Harry looked frail when he came home in August. His wan cheeks sagged down his face; his drab gray hair was even thinner; the body Kate helped bathe and clothe the first mornings bore no resemblance to that of the ardent young man she’d married 68 years earlier.
Initially, they had both thought it a mistake to let the docs replace half his guts with tubing. They had long since agreed not to prolong life with artificial gadgetry, and celebrated that commitment by inviting friends to a party to watch them sign living wills. Both were firm enough in their faith that they did not fear death.
But the doctors insisted that replacing stricken flesh with plastic offered a new lease on life, more than enough for Harry to complete his memoir. He would then finish organizing family photographs that began with sparse black-and-white Kodak Brownies and ended with an inundation of vivid smartphone images. Both would be gifts to a tribe of progeny, and assurance that even great-grandkids might remember their forebears.
Buying a little time seemed worth the price, so he and Kate yielded to the blandishments of modern medicine. They kept him in hospital three interminable weeks, she unfailingly spending long hours visiting, after which they sent him, vastly diminished, home to her care.
The confident medical fraternity had it right, though: Her husband healed, and prospered. Within weeks, she dismissed the home health aide, whose visits had become brusquely efficient intrusions on revived self-sufficiency and intimacy. Harry could manage, it turned out, with hardly more ministration than he’d given her after her childbirths. He put on weight. The hair didn’t grow thicker again, but the rest of his body did.
Apart from the inconveniences of manipulating tubing and pouches and paraphernalia, which an occasionally-visiting nurse helped with, their lives regained the comfortable synchrony of seven decades’ domesticity. He completed the memoir and tackled the photographs.
The relapse came much sooner than the doctors had predicted. It was late April, the garden beds just beginning to promise renewed life, when the boxy, unrelentingly utilitarian ambulance took him back to the hospital.
This time the stay was only two nights. He was alert, buffered from pain, and badgered by extractions of blood and bile for laboratory examination. Kate stayed with him until their daughter Sharon insisted on spelling her to go home for sleep before she collapsed.
By design, the doctors arrived next morning just as Sharon was relinquishing the watch. They suggested going to another room; Harry insisted on participating, and Kate agreed. They could do nothing more, the doctors said; it would be pointless and cruel to keep him hospitalized when he could be with his family. They did not say aloud “for his final days,” but suggested that a hospice counselor might be helpful.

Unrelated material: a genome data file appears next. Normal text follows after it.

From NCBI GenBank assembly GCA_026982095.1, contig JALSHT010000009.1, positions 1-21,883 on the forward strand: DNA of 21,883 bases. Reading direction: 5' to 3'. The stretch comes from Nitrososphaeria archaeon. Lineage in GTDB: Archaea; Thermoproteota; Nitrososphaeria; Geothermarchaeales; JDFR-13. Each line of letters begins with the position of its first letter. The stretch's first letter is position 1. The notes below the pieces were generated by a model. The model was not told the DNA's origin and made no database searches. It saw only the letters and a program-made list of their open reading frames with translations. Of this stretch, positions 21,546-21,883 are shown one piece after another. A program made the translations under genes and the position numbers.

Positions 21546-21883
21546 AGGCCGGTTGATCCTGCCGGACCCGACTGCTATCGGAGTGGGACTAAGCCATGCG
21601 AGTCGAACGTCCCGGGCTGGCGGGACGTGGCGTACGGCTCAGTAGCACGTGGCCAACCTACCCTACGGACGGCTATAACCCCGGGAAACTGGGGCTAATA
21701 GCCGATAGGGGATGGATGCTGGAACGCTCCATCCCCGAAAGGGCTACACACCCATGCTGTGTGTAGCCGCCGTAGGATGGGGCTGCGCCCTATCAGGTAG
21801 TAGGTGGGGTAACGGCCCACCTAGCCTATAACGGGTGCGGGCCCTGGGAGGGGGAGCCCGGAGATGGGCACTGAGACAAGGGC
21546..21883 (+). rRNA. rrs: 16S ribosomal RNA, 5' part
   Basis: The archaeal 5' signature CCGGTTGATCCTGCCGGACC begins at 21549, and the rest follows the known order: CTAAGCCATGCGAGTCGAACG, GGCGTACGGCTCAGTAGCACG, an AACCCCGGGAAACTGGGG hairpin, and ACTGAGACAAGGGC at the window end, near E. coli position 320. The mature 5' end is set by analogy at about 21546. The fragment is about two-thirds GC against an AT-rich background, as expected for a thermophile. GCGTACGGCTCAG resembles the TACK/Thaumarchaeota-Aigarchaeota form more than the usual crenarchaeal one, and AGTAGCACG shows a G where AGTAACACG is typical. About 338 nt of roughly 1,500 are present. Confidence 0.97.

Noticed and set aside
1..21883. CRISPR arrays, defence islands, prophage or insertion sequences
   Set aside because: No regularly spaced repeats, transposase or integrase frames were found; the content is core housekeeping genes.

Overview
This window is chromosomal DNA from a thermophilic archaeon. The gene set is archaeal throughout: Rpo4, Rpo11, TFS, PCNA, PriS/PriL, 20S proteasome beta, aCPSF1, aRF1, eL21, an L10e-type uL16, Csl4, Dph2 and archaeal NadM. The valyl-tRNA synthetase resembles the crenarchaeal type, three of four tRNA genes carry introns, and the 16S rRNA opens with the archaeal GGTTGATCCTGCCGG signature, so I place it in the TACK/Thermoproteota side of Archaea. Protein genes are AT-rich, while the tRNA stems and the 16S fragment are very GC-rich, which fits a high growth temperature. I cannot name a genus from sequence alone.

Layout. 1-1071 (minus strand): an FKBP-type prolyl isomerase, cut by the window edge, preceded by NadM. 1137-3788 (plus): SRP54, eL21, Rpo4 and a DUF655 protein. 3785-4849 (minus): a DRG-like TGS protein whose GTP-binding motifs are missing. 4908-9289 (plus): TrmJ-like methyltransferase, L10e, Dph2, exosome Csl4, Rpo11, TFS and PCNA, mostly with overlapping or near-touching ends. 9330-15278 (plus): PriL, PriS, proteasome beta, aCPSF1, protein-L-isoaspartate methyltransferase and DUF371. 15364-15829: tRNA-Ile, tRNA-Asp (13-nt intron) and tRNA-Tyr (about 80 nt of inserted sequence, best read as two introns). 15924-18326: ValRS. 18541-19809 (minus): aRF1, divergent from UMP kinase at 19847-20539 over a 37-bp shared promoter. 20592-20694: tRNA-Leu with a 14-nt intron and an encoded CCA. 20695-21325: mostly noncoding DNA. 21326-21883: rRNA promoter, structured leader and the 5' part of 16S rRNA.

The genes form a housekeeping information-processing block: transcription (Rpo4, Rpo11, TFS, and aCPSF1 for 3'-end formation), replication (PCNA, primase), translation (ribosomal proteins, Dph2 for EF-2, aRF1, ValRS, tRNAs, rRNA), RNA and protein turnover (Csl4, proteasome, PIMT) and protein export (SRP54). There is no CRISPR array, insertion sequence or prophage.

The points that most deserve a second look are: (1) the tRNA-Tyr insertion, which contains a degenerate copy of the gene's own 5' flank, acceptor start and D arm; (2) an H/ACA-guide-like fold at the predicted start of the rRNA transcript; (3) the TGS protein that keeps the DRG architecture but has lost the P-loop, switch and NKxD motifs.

Sharon’s brother Lonnie was on the other side of the country; within a day, both were at their father’s bedside. At Lonnie’s suggestion, they took turns reading to him, books he chose from earlier years. When he dozed off, they played music, remembering his favorite string quartets. Sometimes he awoke to ask for hymns.
The hospice lady came by unobtrusively twice a day, urging them not to measure the quality of Harry’s day by how little he ate or drank: “The body is shutting down. Don’t force it.” She was available if anyone wanted consolation or consultation, but otherwise seemed content simply to make sure that the visiting nurse did not hold back on pain relief.
Morphine is not a brain stimulant. The corollary of ample pain remedy was that within a short time the readings and string quartets became something for the family to do to make the time pass, but inconsequential background noise for Harry.
Kate wanted to be with her husband when he died; it became her only wish. She sat with him through one night, after the kids left, trying not to doze, startled into wakefulness when his sleep apnea made it seem he’d stopped breathing, disappointed when at dawn he was still alive.
Disappointed? she asked herself. What kind of wife wishes the death of her lifelong husband?
What kind? she answered herself: Any compassionate wife. He deserved the peace of death; ending her painful and exhausting vigil was surely secondary.
Not yet, the visiting nurse and the hospice lady said. You can’t rush it. No machine is sustaining him. We have been through this; we are monitoring; we will know when it is imminent. Get some rest at night; let your son and daughter sit with him.
Harry lingered two more days, barely breathing, eating and drinking nothing. She let the kids be responsible for wetting his dry lips and half-open mouth with a tiny sponge on a stick.
“Tonight,” the visiting nurse said at the end of the second day. “Tonight,” the hospice lady said.
Sharon and Lonnie offered to sit up with her, but she sent them home. She had the visiting nurse lower the bed and find her a chair tall enough that she could rest a hand on Harry’s chest. She could feel the labored rise and fall of his breath; sometimes she thought she caught a bit of pulse. She hoped he would feel her hand, would know in the dim recesses of his mind that his wife was with him.
She must have dozed; the cessation of that fitful breathing woke her.
Without taking her hand away, she turned up the lamp, and waited, watched.
When she was sure, she got up stiffly from her chair, murmured a prayer, kissed him for the last time, and phoned Sharon to come, and to call the undertaker.
She would sleep alone now.